Spoilers ahead for Season 1 of Industry.
An exceptionally bleak finance drama is not necessarily what many of us, myself included, may be itching to consume in 2020, the Year of Bleak. HBO’s Industry follows a group of young grads competing to prove they are the “right fit” for permanent positions at the fictional London bank Pierpoint & Co., and in the premiere episode one of those grads literally works himself to death, succumbing in an office bathroom stall after staying up for days and taking a lot of drugs to complete a project.
His demise looms over the entire eight-episode season, now streaming on HBO Max, and the writers are not at all subtle in conveying the significant moral (and mental health) compromises each character makes. In between all of the befriending, flirting, hooking up, snorting coke, backstabbing and sucking up to bosses, this sprawling bunch of hot overachievers wrestles frequently with the selling of their souls.
But what ultimately makes creators Mickey Down and Konrad Kay’s series so arresting is one bought soul in particular: Harper (Myha’la Herrold), a young woman who is every bit an outsider amongst her peers – a Black American who went to a “s*** uni[versity],” as one grad puts it. Harper is the embodiment of the old adage handed down to generations of Black youth everywhere, “You must be twice as good as any white person in order to succeed,” and she knows it. This creates an inherent chip on her shoulder, a personal arc she must contend with while fighting through this high-stakes program, not unlike, say, the brilliant, real-life Black women depicted in the 2016 biopic Hidden Figures.
The thing about Industry, though, is that it dares to call into question whether or not this protagonist (or anti-hero?) is actually underestimated unjustifiably. What if she’s not really as good as the others, much less twice as good? Harper’s default mode is guarded and wary, and from the very first episode, it’s clear she has at least one glaring skeleton in her closet – she didn’t exactly graduate from that “s*** uni” – for personal reasons only partially explained in a later episode – and so she summons an ex to create a fake transcript for Pierpoint & Co. She can be timid and hesitant, stammering and shaking when dealing with shrewd, high-powered clients (and potential clients), giving off the impression she has no idea what she’s doing. Her uber bro-y boss and mentor Eric (Ken Leung), who also happens to be an American, chastises her for being too “quiet and nice.”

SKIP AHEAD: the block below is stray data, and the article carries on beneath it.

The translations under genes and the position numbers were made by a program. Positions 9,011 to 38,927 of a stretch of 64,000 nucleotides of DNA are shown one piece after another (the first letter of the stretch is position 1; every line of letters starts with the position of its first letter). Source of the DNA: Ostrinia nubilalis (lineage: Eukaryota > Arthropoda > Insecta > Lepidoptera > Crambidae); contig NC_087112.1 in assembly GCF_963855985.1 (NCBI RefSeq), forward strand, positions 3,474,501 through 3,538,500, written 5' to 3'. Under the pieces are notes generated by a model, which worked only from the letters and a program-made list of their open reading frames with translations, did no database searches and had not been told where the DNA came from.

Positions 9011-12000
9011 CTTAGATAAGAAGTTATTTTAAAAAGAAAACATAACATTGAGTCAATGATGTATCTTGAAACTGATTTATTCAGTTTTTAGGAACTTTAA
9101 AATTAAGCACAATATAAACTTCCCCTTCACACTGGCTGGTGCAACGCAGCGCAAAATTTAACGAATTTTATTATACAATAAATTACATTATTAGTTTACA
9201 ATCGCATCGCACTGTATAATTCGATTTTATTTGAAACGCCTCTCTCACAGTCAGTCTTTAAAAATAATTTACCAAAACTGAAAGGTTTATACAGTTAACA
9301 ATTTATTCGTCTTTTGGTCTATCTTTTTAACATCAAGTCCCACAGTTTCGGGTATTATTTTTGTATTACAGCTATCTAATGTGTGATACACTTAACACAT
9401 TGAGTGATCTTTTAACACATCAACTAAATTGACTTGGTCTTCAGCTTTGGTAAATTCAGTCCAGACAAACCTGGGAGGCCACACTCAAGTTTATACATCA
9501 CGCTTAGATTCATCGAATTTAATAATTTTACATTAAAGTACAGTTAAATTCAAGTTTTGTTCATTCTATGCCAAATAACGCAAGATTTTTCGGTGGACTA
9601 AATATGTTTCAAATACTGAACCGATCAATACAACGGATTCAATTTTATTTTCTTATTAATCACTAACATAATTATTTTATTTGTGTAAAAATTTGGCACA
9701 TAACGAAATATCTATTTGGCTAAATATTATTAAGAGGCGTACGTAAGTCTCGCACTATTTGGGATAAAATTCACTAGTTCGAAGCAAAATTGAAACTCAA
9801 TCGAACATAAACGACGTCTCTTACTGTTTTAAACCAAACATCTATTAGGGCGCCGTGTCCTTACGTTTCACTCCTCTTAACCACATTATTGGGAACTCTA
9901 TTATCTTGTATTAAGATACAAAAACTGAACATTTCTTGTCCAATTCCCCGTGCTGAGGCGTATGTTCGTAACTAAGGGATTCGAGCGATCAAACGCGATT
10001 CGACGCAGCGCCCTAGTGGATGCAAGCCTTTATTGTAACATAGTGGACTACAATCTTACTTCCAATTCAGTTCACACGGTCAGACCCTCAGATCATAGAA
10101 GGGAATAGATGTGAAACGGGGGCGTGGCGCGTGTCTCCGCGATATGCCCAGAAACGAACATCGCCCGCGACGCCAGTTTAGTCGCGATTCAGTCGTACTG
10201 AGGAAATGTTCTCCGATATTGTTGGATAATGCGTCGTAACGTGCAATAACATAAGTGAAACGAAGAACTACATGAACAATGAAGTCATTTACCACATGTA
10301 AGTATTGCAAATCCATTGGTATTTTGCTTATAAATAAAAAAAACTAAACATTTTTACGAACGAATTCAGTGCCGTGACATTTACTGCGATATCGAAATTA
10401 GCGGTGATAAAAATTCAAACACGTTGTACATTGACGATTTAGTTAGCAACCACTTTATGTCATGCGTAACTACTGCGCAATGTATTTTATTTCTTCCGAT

She takes this criticism to heart. Harper can also be dangerously impulsive, flouting workplace etiquette and going behind managers’ backs with risky moves which threaten the bank’s longstanding accounts. She spends the fourth episode a jittery mess, attempting to cover up an error that could puts Pierpoint & Co. at a significant loss. (As someone whose eyes glaze over at the mere mention of dividends and short-selling, I won’t even pretend to understand the details of how this happens, but the extreme close-ups on Harper’s frightened face and the desperation in her voice effectively translate the DRAMA.)
It’s a rookie move, but it’s what Harper does next that transports her from the realm of relatively innocent precocious go-getter to a baby Annalise Keating – messy, conniving, and brutal in her quest for survival. Trying to buy time to fix it before Eric finds out, she bribes the older, white lower-level employee who discovered her mistake with an offer to help him move to the front office, in exchange for his keeping quiet for just a few hours more. “You’re offering me a job?” he scoffs, insulted by her hubris. “Do you even know how long I’ve worked here?”
As he begins to walk away, she blurts out, “Just f****** help me!” And then, she switches gears and gets vulnerable, begging him to save a young person who is only four months into her career. He reluctantly agrees to hold off on informing Eric.